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Sacrificed Wife/Sacrificer's Wife: Women, Ritual, and Hospitality in Ancient India Paperback – January 4, 1996

ISBN-13: 978-0195096637 ISBN-10: 0195096630

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Sacrificed Wife/Sacrificer's Wife: Women, Ritual, and Hospitality in Ancient India + The Character of the Self in Ancient India: Priests, Kings, and Women in the Early Upanisads (S U N Y Series in Hindu Studies)
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Product Details

  • Paperback: 360 pages
  • Publisher: Oxford University Press (January 4, 1996)
  • Language: English
  • ISBN-10: 0195096630
  • ISBN-13: 978-0195096637
  • Product Dimensions: 9.1 x 6.5 x 0.9 inches
  • Shipping Weight: 1 pounds (View shipping rates and policies)
  • Average Customer Review: 4.5 out of 5 stars  See all reviews (2 customer reviews)
  • Amazon Best Sellers Rank: #1,509,676 in Books (See Top 100 in Books)

Editorial Reviews

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"The scholarship is extremely fine. Jamison has investigated thoroughly all major literature on the subject....Her writing is very clear and lively. She shows the ways in which these rituals address very human problems and situations. Jamison's discussions represent a significant advance in the methods of ritual analysis, and will enable the Vedic material to be brought into larger discussions of women in India."--Joel P. Brereton, University of Missouri


About the Author

Stephanie W. Jamison is at Harvard University.

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5 of 5 people found the following review helpful By Linda Blanchard on September 21, 2008
Format: Paperback Verified Purchase
I can't review this book from a scholarly perspective because I'm not a professor, nor am I a student of any school but I do have a deep interest in ancient India and in women's roles, so when I went searching for books on Vedic ritual, I was quite glad to find this one. Ms. Jamison's book follows the scholarly formats with ample footnoting and citing of references and even includes the Sanskrit texts along with her translations of them when she's giving examples, but the prose in between is far more pleasant to read than most of the theses I've been reading lately: the author seems to prefer to use ordinary English words rather than the usual professorial method of burdening them with so much terminology that regular folk spend more time in dictionaries than reading the work. In fact, she not only uses primarily our common words, she applies a sense of humor to it which made the book a joy.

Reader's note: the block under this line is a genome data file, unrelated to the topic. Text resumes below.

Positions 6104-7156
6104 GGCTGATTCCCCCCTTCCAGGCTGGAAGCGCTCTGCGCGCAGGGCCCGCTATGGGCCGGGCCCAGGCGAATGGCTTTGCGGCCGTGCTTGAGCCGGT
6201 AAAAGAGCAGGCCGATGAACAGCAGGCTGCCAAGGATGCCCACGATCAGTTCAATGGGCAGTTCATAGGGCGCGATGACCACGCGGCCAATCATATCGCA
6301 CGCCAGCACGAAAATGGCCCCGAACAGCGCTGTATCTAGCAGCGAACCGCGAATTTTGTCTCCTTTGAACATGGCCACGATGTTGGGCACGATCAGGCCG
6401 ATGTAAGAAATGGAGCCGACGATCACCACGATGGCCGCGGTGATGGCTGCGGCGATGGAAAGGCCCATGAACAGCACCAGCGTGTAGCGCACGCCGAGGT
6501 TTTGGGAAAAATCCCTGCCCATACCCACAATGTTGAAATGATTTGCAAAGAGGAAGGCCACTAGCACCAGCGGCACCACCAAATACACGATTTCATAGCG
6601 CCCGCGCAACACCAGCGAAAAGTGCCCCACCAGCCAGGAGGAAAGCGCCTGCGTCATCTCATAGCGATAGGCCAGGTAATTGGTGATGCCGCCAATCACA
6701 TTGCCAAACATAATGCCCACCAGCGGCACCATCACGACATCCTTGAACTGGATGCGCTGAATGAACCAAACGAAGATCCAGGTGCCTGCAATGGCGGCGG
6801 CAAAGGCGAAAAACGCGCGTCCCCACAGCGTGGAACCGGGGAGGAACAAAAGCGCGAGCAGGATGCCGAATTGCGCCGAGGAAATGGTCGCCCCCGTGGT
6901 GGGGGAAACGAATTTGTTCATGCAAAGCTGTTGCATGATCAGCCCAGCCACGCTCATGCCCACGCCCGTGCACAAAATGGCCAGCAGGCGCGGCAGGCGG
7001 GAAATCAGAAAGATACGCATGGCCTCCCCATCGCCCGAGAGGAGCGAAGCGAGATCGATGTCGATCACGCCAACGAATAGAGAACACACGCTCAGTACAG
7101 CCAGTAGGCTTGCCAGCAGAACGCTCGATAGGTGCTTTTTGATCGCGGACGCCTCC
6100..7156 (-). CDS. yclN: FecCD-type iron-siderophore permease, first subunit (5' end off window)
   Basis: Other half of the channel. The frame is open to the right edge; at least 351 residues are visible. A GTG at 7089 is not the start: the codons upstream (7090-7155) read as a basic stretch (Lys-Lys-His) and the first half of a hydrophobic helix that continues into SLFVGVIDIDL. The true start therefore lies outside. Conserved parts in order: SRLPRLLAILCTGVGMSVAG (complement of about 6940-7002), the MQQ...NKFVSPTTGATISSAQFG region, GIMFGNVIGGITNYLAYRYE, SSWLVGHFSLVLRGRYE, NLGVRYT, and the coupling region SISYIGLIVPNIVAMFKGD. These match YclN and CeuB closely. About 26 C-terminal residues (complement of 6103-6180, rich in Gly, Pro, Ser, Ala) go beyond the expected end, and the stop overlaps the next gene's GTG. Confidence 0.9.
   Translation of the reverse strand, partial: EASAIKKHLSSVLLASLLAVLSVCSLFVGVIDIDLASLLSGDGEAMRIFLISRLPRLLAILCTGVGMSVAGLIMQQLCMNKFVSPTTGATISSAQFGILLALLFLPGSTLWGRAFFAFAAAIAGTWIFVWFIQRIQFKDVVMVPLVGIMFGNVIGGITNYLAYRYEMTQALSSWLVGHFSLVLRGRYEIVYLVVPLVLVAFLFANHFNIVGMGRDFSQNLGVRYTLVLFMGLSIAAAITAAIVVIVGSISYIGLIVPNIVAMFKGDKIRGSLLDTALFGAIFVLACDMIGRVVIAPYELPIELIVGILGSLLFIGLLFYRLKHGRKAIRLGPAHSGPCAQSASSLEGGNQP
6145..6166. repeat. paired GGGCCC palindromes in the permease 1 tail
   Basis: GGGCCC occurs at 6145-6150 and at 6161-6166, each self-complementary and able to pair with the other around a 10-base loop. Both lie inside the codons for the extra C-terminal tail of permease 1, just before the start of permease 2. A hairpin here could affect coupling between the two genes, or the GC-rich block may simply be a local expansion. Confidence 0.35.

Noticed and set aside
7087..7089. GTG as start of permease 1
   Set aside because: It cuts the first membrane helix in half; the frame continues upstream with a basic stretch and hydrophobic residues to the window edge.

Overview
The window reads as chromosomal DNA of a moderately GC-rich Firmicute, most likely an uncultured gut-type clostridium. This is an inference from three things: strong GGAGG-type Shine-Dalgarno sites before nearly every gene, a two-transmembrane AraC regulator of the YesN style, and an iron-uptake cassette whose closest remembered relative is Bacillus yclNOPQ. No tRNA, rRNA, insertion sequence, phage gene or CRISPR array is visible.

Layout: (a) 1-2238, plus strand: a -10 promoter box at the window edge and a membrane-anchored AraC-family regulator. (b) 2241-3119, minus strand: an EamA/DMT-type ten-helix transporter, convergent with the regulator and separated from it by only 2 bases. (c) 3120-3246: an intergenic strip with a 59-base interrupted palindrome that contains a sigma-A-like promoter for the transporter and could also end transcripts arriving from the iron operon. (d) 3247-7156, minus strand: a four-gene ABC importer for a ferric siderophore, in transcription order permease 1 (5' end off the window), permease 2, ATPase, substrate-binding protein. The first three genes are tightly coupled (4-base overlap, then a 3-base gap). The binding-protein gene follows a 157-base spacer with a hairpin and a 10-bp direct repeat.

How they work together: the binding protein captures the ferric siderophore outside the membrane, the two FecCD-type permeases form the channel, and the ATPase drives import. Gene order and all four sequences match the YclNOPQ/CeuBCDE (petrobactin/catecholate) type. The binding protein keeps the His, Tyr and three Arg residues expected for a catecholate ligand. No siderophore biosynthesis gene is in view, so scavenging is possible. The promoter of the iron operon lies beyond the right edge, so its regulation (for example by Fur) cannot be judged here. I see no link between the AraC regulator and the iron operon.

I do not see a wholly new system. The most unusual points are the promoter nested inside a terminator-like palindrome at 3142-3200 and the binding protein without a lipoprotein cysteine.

Ms. Jamison walks us through an overview of methods, a bit of background, and then digs into the relevant bits of a variety of rituals to bring to light the importance of women's roles in Vedic society as binders between men and gods, and men and men, and she provides evidence that women's sexual energy was harnessed to bring power to ritual. In addition, she demonstrates the ways in which hospitality is used in ritual -- along with the risks and rewards. Anyone interested in women's studies, ritual, and ancient Vedic society would benefit from reading this book.
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Format: Paperback
I really enjoyed reading Jamison's account to woman's role in the middle to early Vedic period. She describes in detail the role of a woman, which is never independent from the image of a man. Women are described as symbols of fertility and sexuality in the Upanisads. Jamison also explains the complex idea of rebirth and immortality. A woman is an integral figure in the ritual circle as she is able to help her husband to fulfill debts. Additionally, men can only live a fully complete life if he gets married, as the procreation of a son is the only way he can attain immortality. The role of women in the Upanisads is described as either a daughter, wife, or a widow as her image is always connected to the authority of a male figure.
The most interesting account in the book is Jamison's analysis of the Dead Horse and the Queen sacrifice about sexuality and fertility in the Asvamedha. Jamison provides an almost line by line analysis of the ritual, the symbolism of the dead horse, the role of the queen and the larger implication and the meaning of power acquisition and restoration for the king. Jamison even goes deeper to analyze the vulgar words being used by the other wives to yell at the queen during the ritual as well as the extreme public showcasing of sexuality of the entire ritual as an attempt to capture sexual power to enhance ritual effect and to promote fertility.
This is a great work to read if you are interesting in gaining a deeper understanding of the Upanisads and is looking for an in depth analysis of the many rituals embedded in the text.
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